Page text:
People are more at risk for atelectasis if they:

  • are obese
  • have a congenital lung disease, such as cystic fibrosis
  • have a neuromuscular disease, such as amyotrophic lateral sclerosis or multiple sclerosis
  • have chest trauma, such as a crush injury
  • have emphysema

  • Symptoms & Signs

    What are the signs and symptoms of the condition?

    Symptoms depend on how much of the lung is involved. A person may not even be aware of atelectasis if only a small part of the lung is affected. But, if a large part of the lung is involved, a person may have these symptoms:

  • shortness of breath
  • fatigue with minimal exertion
  • fever
  • chest pain on the affected side
  • cyanosis, which is a blue color in the skin

  • Diagnosis & Tests

    How is the condition diagnosed?

    Atelectasis is diagnosed by a person's symptoms and the physical exam findings. A chest x-ray that shows the airless part of the lung confirms the diagnosis. A chest CT scan may help the doctor find the cause.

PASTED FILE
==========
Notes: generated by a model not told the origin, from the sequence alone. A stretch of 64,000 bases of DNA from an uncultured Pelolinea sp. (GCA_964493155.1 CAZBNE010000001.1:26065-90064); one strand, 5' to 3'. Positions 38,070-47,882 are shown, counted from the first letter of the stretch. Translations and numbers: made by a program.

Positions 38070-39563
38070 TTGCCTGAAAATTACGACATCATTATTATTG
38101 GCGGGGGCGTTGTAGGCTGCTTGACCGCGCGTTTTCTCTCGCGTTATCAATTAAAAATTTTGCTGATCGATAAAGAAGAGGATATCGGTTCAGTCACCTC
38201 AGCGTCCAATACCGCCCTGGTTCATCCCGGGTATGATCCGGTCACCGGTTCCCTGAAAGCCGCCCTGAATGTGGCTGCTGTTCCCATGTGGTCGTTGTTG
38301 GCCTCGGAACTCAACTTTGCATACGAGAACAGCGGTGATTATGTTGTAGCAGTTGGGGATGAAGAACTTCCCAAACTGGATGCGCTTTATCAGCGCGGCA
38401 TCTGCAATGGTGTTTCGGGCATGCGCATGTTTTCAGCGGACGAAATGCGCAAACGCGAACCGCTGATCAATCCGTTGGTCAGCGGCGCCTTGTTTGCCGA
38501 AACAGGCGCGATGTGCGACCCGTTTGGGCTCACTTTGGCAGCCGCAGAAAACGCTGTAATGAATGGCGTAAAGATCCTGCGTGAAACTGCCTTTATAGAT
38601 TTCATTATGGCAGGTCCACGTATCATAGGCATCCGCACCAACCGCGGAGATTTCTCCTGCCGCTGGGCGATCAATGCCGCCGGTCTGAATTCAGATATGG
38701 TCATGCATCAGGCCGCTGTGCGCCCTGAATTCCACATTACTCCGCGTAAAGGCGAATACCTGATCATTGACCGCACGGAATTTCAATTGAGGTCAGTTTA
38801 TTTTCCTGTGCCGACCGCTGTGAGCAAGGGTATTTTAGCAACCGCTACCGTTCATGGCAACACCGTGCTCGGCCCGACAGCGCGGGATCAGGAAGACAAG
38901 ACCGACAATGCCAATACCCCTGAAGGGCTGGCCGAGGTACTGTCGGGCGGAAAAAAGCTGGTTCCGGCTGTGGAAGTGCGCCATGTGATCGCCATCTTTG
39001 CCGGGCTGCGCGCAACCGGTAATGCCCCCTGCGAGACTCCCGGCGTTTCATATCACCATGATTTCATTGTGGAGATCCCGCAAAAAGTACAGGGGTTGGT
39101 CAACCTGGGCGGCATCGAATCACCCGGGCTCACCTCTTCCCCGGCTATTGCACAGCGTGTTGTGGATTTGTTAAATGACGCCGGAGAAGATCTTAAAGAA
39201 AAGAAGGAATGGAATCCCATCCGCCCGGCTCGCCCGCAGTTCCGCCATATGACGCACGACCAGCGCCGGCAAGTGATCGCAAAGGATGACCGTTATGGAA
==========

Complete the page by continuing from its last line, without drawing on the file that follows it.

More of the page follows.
Prevention & Expectations

    What can be done to prevent the condition?

    In some cases, a person may be able to reduce his or her risk for this condition by exercising regularly and by not smoking or breathing in second-hand smoke.

    Atelectasis can also be a complication of surgery. When possible, healthcare providers should:

  • have the person breathe on his or her own after surgery, rather than relying on a ventilator, which is an artificial breathing machine
  • limit the time a person spends under anesthesia
  • help the person breathe deeply, cough, and walk around right after surgery
  • use incentive spirometers, which are inexpensive plastic meters, to increase airflow into the lungs after the surgery
  • What are the long-term effects of the condition?

    The long-term effects are often related to the cause. Atelectasis due to surgery should have no long-term effects. Once treated with breathing exercises, the lung should function well again. Chronic illnesses, such as emphysema or cystic fibrosis, may result in atelectasis that never completely resolves. Scar tissue can form inside of the lung as a result of chronic atelectasis. These scarred areas may never function well again.